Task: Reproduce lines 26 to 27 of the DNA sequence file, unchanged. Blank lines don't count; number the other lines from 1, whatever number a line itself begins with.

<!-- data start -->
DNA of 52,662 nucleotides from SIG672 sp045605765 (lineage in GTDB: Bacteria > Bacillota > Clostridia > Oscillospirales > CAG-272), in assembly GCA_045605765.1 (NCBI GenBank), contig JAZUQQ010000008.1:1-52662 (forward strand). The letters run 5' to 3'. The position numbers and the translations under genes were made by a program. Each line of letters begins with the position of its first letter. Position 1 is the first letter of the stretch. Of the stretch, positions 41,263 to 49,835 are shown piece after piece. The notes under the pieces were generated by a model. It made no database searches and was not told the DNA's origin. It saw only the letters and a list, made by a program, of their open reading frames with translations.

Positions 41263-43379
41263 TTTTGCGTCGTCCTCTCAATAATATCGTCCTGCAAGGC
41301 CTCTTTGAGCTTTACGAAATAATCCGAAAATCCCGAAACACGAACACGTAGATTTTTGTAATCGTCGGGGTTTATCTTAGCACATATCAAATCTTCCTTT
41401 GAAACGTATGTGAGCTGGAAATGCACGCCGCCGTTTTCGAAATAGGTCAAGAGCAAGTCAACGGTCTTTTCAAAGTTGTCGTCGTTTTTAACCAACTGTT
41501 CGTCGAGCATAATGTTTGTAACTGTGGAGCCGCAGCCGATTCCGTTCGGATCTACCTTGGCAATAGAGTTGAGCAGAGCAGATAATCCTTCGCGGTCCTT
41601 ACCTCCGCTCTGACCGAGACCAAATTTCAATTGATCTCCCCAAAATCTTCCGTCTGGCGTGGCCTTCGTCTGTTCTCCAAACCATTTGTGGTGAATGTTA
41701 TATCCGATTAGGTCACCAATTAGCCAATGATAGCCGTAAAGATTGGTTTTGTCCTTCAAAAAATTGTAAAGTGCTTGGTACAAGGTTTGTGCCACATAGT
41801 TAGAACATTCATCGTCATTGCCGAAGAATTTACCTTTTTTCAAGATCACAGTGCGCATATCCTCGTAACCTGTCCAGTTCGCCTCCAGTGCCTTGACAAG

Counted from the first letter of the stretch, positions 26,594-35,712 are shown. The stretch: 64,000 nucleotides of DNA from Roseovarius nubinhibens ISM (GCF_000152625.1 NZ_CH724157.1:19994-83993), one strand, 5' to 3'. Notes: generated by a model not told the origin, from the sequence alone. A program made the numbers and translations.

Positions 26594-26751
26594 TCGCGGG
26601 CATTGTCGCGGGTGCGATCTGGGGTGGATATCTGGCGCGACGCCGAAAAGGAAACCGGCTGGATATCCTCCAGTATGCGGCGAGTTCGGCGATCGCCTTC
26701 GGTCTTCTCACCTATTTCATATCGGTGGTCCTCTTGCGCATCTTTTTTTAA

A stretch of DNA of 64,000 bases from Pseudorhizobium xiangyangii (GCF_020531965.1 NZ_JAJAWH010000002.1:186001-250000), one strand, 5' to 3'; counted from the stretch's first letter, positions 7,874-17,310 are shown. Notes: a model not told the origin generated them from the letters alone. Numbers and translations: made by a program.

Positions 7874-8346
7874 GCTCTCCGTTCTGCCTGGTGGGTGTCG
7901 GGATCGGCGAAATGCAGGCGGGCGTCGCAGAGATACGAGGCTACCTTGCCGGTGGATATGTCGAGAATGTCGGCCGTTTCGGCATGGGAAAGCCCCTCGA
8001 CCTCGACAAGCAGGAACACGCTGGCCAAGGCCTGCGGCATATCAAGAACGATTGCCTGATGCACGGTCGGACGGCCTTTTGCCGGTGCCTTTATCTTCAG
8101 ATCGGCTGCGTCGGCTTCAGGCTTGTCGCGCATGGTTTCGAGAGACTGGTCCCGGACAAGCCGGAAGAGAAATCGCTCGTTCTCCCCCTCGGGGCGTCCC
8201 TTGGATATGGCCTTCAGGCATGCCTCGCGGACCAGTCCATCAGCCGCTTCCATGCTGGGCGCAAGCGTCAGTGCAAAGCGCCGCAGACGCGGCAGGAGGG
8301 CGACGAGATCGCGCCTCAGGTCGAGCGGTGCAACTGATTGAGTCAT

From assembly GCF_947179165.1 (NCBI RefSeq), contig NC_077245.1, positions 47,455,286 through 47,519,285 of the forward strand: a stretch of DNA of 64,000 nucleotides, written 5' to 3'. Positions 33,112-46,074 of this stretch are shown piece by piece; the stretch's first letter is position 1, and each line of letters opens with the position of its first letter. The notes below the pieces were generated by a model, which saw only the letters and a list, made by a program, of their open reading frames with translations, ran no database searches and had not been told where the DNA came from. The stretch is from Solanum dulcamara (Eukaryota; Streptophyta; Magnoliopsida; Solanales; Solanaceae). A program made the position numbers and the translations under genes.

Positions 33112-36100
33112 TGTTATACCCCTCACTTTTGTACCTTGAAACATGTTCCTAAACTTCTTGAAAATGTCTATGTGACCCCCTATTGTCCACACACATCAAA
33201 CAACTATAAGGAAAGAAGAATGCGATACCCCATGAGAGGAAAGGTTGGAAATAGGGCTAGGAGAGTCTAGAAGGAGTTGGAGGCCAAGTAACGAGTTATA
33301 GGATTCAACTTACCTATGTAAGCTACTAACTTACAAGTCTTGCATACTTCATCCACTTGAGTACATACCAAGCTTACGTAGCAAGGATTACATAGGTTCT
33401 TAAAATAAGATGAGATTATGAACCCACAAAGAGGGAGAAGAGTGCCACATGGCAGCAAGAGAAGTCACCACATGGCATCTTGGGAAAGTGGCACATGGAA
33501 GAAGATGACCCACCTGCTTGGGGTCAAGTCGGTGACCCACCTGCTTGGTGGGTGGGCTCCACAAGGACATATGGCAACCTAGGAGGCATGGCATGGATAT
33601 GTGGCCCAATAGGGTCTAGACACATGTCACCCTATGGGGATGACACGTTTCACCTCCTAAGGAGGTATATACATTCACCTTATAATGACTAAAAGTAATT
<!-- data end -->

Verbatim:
33201 CAACTATAAGGAAAGAAGAATGCGATACCCCATGAGAGGAAAGGTTGGAAATAGGGCTAGGAGAGTCTAGAAGGAGTTGGAGGCCAAGTAACGAGTTATA
33301 GGATTCAACTTACCTATGTAAGCTACTAACTTACAAGTCTTGCATACTTCATCCACTTGAGTACATACCAAGCTTACGTAGCAAGGATTACATAGGTTCT